Teresa Ribera’s Impact

Teresa Ribera Climate Leader
Teresa Ribera

Integrated National Energy and Climate Plan (PNIEC)

In par with the Integrated National Energy and Climate Plan (PNIEC), Spain has brought forward the decarbonization and increase of renewables in the energy mix through various actions. Firstly, it halted licences for oil and gas explorations and began the phase-out of both nuclear and coal production — with traditional energy sectors being involved in training schemes for clean energy production. Committing to expanding solar capacity, the Totana Solar Plant has utilised sunshine to become a major contributor to Spain’s national power network. 

Furthermore, a €250m deal was set in place to close coal mines whilst investing in mining regions, re-skilling, and providing benefits to miners. As for the nuclear phase-out element of the PNIEC, Spain is now on track to complete it by 2035 —  with the decommissioning of the country’s seven nuclear power reactors being offset by an increase in renewable power capacity. 

However, it must be noted that the phase-out could be suspended during the aftermath of the 2023 Spanish General Elections, with intentions of the Popular Party (PP) to reverse the planned decommissioning of plants. Following the planned change in the energy mix, Spain’s leading provider of electricity is now renewable energy, surpassing half of the National objective to reach 74% of renewable electricity generation in 2030. Additionally, the increase in domestic energy production has meant that energy dependency on foreign sources has fallen from 73% (2021) to 51% (2023). This adds to the €280m initiative by Ribera’s ministry to drive the creation of energy storage projects for an increasingly stable and safer domestic energy supply. 

Following the mobilisation of investment from private and public sources (85% and 15%, respectively), economic literature and similar examples elsewhere point to a transition towards renewables which highlights a possible decoupling of economic growth from carbon emissions — as well as the International Energy Association’s remarks on solar and wind power being able to competitively replace costs of fossil fuels during the upcoming years for lower wholesale electricity prices in the European market. Likewise, for interconnectivity with Europe, Spain’s current production capacity on renewable energy and the development of pan-European imbalance netting services are introducing Spain’s participation in interconnected balancing markets. 

On another hand, with the phase-out of nuclear power, Spain could become a European leader in renewables, turning attention away from nuclear’s financial burden and into investments in renewable power. This proves most fossil studies have concluded the feasibility of short-term phase-outs of nuclear and coal power plants in the country — including scenarios of delays in the phase-out, worsening droughts, and increments in electricity demand.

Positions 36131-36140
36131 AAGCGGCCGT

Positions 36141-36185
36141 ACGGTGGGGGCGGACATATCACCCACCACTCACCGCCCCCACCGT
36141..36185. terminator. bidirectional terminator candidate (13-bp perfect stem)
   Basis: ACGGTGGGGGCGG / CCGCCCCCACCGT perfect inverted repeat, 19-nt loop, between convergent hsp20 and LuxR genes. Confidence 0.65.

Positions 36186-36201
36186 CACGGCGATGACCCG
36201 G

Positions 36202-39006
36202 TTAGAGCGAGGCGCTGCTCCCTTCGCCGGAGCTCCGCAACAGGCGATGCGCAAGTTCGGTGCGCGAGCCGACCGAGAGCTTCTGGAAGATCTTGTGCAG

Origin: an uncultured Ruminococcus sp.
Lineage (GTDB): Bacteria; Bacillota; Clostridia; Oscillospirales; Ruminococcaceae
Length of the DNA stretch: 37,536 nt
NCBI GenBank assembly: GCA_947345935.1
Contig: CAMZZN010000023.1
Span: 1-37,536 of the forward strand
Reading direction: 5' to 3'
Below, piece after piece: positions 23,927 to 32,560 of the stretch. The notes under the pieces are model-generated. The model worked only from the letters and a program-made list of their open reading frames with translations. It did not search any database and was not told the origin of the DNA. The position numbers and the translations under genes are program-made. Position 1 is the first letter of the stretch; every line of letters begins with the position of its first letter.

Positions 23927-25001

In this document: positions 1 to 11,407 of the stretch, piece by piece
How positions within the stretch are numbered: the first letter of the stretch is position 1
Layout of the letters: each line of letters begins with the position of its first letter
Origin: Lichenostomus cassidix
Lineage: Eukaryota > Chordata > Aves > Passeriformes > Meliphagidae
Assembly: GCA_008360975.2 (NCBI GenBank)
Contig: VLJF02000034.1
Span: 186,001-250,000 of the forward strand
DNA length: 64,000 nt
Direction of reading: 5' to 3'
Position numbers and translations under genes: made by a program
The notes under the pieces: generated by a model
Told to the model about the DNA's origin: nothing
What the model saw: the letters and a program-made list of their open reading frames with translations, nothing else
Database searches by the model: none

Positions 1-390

For the energy transition, an economic and social opportunity for Spain to lead Europe in the fight against global warming presents itself to its framework on decarbonization and emerging clean-energy leading industry, including attraction for investments and the growing presence of Spain in the European Union through Teresa Ribera’s ministry presenting Spain as a frontrunner and leader on renewables — all whilst domestically creating high value and sustainable economic activity in Spain. 

As the PNIEC seeks to reverse carbon emissions, focus on renewable energy projects has meant a fall in CO2 emissions. For instance, the Totana Solar Plant is now replacing the generation of 104,000 tonnes of carbon dioxide annually, while the phase-out of nuclear and coal power plants is estimated to cause carbon emissions to decline by 36-60 million tonnes until 2030. 

Additionally, air pollutants emissions are projected to significantly reduce and improve air quality, alongside the removal of nuclear power damage to the environment in the form of greenhouse gas emissions from uranium mining, transport, processing, and construction time. On another hand, the use of renewables presents a more affordable and faster deployment than nuclear, providing a rapid and larger possible implementation of renewable facilities by 2050. 

Finally, Spanish projects underway for biofuels with low-emission intensity are expected to account for more than half of fuel consumption in domestic aviation and one-third in domestic maritime transport, introducing transitional energy to sectors that have been harder to decarbonize.

National Climate Change Adaptation Plan (PNACC)

The National Climate Change Adaptation Plan has proved to be a useful instrument for the implementation of a just and efficient climate transition, having made it possible state-and-regional wise for adaptation to be introduced into the agendas of institutions, and third-sector organisations, included in the transition headed by Teresa Ribera. From its implementation, it has become a reference for public policies and the enabling of data consultation, economic, and technical backing towards adaptation of sectors and territories affected by the climate crisis— including those that have to do with water resources, agriculture, and livestock, coasts, etc.. For instance, the approval of the Third Cycle Hydrological Plans has gathered an investment of €22.84 billion towards the modernization of water management. Additionally, other implementations include the Flood Risk Management Plans, and notable actions in Benidorm and Valencia — with projects of reintegration of green infrastructure and environmental improvement and protection of the coast from urbanisation, respectively.